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http://dx.doi.org/10.1016/j.fct.2017.09.020DOI Listing
December 2017

Flaxseed Protects Against Diabetes-Induced Glucotoxicity by Modulating Pentose Phosphate Pathway and Glutathione-Dependent Enzyme Activities in Rats.

J Diet Suppl 2016 28;13(3):339-51. Epub 2015 Aug 28.

d Cellular Stress Response & Signal Transduction Research Laboratory , Gazi University, Faculty of Medicine, Department of Medical Pharmacology , Ankara , Turkey.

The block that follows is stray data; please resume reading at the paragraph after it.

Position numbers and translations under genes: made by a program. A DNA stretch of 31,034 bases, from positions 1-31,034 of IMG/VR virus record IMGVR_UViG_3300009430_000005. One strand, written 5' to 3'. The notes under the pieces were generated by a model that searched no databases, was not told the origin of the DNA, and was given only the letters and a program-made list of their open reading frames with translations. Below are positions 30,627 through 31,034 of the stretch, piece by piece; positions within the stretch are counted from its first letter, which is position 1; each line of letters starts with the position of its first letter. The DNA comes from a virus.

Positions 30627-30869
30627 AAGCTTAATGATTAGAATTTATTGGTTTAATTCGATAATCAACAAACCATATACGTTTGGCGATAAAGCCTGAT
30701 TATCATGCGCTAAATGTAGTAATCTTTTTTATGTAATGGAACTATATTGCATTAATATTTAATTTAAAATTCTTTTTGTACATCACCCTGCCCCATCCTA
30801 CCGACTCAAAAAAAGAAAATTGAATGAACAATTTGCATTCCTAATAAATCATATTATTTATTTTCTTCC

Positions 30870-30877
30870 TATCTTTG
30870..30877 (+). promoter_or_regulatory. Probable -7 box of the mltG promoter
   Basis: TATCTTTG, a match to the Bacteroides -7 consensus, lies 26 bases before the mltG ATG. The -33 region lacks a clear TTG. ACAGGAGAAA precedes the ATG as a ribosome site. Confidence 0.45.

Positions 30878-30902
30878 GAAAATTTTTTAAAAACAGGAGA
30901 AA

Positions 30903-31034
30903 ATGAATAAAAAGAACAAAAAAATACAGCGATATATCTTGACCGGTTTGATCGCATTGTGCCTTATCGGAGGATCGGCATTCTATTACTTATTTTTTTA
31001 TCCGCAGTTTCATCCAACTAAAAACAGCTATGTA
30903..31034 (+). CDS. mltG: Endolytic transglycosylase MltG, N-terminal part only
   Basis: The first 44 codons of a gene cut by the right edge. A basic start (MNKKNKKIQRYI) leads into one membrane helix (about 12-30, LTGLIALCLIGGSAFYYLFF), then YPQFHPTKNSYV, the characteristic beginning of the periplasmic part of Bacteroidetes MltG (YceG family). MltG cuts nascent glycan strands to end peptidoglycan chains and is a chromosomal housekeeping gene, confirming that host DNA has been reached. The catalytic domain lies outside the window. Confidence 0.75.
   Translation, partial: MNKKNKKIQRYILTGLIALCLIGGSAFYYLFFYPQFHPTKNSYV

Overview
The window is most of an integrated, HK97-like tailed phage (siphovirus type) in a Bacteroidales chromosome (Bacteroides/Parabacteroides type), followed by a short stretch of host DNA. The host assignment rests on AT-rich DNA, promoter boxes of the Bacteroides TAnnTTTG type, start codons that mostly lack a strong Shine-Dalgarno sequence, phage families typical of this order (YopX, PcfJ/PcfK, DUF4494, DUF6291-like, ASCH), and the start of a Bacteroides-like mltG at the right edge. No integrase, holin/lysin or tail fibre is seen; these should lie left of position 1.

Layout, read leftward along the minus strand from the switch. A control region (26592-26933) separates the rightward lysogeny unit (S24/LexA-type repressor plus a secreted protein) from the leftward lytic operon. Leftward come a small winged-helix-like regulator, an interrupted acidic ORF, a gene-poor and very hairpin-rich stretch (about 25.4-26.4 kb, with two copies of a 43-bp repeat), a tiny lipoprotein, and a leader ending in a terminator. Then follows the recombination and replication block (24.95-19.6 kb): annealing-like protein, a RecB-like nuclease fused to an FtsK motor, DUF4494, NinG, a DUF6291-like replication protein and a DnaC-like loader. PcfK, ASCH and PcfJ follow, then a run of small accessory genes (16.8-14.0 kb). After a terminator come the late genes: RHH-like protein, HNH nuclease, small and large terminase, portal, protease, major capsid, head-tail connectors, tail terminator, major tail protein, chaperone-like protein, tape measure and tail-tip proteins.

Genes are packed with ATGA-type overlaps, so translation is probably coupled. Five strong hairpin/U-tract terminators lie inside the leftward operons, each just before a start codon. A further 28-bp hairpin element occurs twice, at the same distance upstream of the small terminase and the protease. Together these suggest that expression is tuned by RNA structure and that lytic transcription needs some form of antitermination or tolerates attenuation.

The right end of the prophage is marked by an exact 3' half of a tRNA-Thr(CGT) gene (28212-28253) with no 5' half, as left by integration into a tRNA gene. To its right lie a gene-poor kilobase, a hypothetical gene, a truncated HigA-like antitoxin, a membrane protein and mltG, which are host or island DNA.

This study investigated the effects of flaxseed (Linum usitatissimum L.) intake on general metabolism, pentose phosphate pathway (PPP) and glutathione-dependent enzymes in diabetic rats. Diabetes was induced by streptozotocin injection (40 mg/kg, i.p.) and the enzyme activities were determined spectrophotometrically. Diabetic and control rats were divided in two subgroups, one untreated, and one treated with flaxseed (0.714 g/kg body weight/day; orally) for 12 weeks. Flaxseed ameliorated decreased body weight (p < .05) and increased blood glucose (p < .001), triglyceride (p < .001), ALT (p < .001) and AST (p < .001) in diabetic rats. Diabetes resulted in increased glucose-6-phosphate dehydrogenase (G6PD) (p < .05) and decreased glutathione-S-transferase (GST) (p < .01), but unchanged 6-phosphogluconate dehydrogenase (6PGD) and glutathione reductase (GR) in the brain of rats. These alterations were partially improved by flaxseed in comparison to diabetic untreated group (p < .05). G6PD, 6PGD, GR were elevated (p < .001), while GST unchanged in the lung of diabetic untreated group compared to control. Flaxseed partially prevented the increase in 6PGD (p < .05) and GR (p < .01), but unaffected G6PD in the lung of diabetic rats. G6PD (p < .001), 6PGD (p < .05), GR (p < .001) were augmented, while GST showed a significant (p < .001) depletion in the pancreas of diabetic untreated rats compared to control. Diabetic alterations observed in pancreatic enzyme activities were significantly prevented by flaxseed. Furthermore, a remarkable decrease in 6PGD (p < .001) and an increase in G6PD (threefold of control) were found in the lens of diabetic untreated group that were completely prevented by flaxseed (p < .001). Flaxseed has beneficial effects against diabetes-induced glucotoxicity by modulating G6PD, 6PGD, GR and GST activities in tissues.